Dear Jido – June 2024


Dear Jido, 

We recently invited my aging mother-in-law to come live with us. We have noticed enough signs of mental decline that we were worried about letting her live on her own. This was a compromise I struck with my wife after I initially suggested sending her to a nursing home. Well, my wife did all the communication with her, so imagine my surprise when she casually asked when we would be giving up our dog! 

Apparently, my wife promised her we would rehome our well-trained dog (which we have owned for 12 years), and she just “forgot” to tell me. I am furious at everyone involved, but my mother-in-law refuses to live in the house with a dog. She says she will live on her own, and neither my wife nor I think that is a good idea. 

My wife is now pushing for us to rehome the dog “for a little while,” but I just know “a little while” will turn into “forever.” She is calling me cold and uncaring toward her mother. 

Is there any way I can salvage my marriage, my relationship with my mother-in-law, and my beloved pet? 


Pet Peeve 


Dear Peeve, 

Your question raises several important points: 

  1. Pets are special – especially dogs. They’re loyal, non-judgmental, fun to play with, and cuddly. After many years, they even seem like part of the family. But really, they’re not. They’re pets.  
  1. Your wife is fulfilling one of the most important commandments of the Torah – honoring her mother. It’s generally not easy to take care of an aging parent. However, our rabbis tell us that having an “old woman” in the house is a blessing.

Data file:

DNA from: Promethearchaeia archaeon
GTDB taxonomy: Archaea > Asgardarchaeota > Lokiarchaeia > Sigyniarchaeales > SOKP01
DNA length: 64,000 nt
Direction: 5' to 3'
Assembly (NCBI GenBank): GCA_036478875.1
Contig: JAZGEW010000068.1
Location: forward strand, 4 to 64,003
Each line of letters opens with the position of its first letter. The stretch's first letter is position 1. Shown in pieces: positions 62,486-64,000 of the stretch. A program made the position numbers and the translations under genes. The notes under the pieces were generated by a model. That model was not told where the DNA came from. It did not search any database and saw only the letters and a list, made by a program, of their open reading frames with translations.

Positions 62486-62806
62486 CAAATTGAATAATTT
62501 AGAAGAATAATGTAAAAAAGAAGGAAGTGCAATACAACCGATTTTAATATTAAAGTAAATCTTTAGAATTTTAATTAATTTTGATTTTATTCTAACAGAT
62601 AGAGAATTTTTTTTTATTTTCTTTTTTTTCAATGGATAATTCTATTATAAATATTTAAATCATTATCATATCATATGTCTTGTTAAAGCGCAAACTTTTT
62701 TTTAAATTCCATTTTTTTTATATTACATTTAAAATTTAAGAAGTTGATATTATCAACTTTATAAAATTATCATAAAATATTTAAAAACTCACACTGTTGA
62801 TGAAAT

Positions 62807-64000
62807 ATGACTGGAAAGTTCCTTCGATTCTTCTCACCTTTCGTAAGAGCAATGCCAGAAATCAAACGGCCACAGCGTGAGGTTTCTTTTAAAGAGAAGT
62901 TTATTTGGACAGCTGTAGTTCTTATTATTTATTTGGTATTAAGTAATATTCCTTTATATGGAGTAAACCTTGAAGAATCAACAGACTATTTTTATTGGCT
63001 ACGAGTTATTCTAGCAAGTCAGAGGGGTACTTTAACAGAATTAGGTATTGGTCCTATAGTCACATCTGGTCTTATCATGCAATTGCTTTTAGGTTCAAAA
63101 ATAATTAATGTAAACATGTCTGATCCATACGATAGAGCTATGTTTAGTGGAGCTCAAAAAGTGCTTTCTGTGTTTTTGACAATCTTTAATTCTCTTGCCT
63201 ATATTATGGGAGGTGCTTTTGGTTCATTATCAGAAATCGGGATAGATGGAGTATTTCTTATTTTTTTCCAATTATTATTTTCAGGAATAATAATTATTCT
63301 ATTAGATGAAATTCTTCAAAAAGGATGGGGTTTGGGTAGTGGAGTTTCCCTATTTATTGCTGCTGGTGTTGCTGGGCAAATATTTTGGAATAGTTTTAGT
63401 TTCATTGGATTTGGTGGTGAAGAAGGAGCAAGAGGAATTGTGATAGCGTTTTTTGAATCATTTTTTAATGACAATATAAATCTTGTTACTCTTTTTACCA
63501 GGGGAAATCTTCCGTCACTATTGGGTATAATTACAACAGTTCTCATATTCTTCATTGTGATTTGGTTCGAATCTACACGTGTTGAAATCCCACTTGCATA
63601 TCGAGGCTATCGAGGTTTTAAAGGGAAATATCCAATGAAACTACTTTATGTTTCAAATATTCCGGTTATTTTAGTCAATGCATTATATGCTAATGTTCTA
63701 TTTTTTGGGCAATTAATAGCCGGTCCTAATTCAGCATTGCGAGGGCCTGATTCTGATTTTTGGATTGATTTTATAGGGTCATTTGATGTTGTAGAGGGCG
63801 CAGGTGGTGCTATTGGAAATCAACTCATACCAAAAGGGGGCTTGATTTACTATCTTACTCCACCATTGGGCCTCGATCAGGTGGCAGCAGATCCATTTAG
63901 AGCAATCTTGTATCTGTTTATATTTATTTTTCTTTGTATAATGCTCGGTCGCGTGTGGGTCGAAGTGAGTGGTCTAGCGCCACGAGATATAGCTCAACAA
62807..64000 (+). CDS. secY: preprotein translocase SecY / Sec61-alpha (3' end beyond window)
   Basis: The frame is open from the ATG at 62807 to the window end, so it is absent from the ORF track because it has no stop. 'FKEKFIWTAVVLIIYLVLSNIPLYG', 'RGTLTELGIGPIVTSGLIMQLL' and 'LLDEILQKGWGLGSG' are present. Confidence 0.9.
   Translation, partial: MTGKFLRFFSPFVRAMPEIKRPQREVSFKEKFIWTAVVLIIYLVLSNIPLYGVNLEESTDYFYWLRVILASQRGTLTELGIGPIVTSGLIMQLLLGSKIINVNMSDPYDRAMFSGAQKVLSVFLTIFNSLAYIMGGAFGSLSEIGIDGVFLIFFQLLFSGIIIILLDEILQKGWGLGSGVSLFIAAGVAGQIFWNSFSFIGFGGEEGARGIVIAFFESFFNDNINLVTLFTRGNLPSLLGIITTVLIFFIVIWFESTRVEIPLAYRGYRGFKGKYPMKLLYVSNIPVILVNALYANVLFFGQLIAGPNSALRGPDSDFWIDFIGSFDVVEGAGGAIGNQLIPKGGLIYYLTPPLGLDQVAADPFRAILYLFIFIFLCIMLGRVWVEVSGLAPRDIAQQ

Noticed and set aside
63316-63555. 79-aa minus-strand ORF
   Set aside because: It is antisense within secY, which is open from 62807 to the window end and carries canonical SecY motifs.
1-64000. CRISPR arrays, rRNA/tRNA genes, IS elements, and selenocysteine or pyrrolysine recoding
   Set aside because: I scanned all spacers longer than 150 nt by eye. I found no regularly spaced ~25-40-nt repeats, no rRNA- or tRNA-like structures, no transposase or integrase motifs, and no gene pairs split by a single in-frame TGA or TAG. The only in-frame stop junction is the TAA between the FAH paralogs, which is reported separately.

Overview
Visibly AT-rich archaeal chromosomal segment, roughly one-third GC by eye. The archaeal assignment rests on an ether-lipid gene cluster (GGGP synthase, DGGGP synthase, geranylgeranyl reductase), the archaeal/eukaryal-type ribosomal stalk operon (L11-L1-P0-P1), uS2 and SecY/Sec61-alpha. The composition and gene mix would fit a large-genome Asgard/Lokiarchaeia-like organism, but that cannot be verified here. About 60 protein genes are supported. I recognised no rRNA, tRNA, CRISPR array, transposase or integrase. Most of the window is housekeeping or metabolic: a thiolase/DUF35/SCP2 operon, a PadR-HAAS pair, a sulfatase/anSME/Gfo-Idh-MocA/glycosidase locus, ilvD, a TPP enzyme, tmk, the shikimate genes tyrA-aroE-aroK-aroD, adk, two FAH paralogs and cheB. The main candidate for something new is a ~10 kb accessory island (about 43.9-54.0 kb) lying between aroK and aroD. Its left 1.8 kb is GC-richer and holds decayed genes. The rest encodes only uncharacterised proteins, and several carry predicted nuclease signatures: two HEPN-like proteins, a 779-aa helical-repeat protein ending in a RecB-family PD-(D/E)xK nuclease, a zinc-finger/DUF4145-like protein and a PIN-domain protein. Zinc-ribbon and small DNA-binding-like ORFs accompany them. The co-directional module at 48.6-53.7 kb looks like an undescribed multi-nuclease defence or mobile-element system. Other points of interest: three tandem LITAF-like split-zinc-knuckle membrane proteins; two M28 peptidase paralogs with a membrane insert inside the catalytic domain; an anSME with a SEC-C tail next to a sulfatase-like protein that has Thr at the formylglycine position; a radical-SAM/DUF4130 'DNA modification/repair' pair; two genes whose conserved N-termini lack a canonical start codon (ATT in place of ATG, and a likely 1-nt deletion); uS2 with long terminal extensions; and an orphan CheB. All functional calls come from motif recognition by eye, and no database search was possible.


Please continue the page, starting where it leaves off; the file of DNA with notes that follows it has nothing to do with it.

1. There is almost an “exception” to this commandment though. Once a woman gets married, her first loyalty is to her husband. If taking care of her parents gets in the way of her total devotion to her husband, however you define that, then her responsibility to her husband comes first. 
  1. Finally, the most important point of all – the husband is ultimately responsible for maintaining shalom bayit. 

Is it possible that your wife stepped over the line by making you give up your pet so that her mother could live with you? Possibly.   

In the interim, your pet will be taken good care of until it comes back home to you all the while your mother-in-law is receiving loving care from her daughter. As they say, it’s a moment in time.  

Your job is to make your mother-in-law feel welcome, to praise your wife every day for performing this act of selflessness, and when you have time, to visit your pet in its temporary new home.  

It’s ruff, but it’s up to you.